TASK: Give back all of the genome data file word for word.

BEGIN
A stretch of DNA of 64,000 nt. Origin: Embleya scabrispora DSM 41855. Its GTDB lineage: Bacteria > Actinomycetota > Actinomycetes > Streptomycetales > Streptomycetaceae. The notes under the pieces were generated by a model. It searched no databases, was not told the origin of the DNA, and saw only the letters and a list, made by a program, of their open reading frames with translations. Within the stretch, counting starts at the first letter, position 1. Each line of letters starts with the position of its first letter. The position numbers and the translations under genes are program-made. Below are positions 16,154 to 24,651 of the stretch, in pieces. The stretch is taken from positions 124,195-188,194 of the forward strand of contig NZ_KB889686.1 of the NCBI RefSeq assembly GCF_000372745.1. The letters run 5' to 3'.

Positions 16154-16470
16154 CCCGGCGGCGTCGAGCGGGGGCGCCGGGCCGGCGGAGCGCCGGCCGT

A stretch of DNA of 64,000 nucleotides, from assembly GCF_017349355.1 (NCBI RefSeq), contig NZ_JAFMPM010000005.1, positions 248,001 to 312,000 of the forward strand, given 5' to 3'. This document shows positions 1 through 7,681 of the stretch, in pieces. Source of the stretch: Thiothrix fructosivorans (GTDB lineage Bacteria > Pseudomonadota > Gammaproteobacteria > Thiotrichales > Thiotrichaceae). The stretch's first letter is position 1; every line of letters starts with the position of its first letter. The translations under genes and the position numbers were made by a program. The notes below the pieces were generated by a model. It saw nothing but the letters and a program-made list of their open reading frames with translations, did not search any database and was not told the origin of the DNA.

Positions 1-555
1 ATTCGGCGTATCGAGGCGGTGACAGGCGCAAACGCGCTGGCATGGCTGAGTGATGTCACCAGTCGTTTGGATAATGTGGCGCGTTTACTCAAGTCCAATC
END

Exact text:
A stretch of DNA of 64,000 nt. Origin: Embleya scabrispora DSM 41855. Its GTDB lineage: Bacteria > Actinomycetota > Actinomycetes > Streptomycetales > Streptomycetaceae. The notes under the pieces were generated by a model. It searched no databases, was not told the origin of the DNA, and saw only the letters and a list, made by a program, of their open reading frames with translations. Within the stretch, counting starts at the first letter, position 1. Each line of letters starts with the position of its first letter. The position numbers and the translations under genes are program-made. Below are positions 16,154 to 24,651 of the stretch, in pieces. The stretch is taken from positions 124,195-188,194 of the forward strand of contig NZ_KB889686.1 of the NCBI RefSeq assembly GCF_000372745.1. The letters run 5' to 3'.

Positions 16154-16470
16154 CCCGGCGGCGTCGAGCGGGGGCGCCGGGCCGGCGGAGCGCCGGCCGT

A stretch of DNA of 64,000 nucleotides, from assembly GCF_017349355.1 (NCBI RefSeq), contig NZ_JAFMPM010000005.1, positions 248,001 to 312,000 of the forward strand, given 5' to 3'. This document shows positions 1 through 7,681 of the stretch, in pieces. Source of the stretch: Thiothrix fructosivorans (GTDB lineage Bacteria > Pseudomonadota > Gammaproteobacteria > Thiotrichales > Thiotrichaceae). The stretch's first letter is position 1; every line of letters starts with the position of its first letter. The translations under genes and the position numbers were made by a program. The notes below the pieces were generated by a model. It saw nothing but the letters and a program-made list of their open reading frames with translations, did not search any database and was not told the origin of the DNA.

Positions 1-555
1 ATTCGGCGTATCGAGGCGGTGACAGGCGCAAACGCGCTGGCATGGCTGAGTGATGTCACCAGTCGTTTGGATAATGTGGCGCGTTTACTCAAGTCCAATC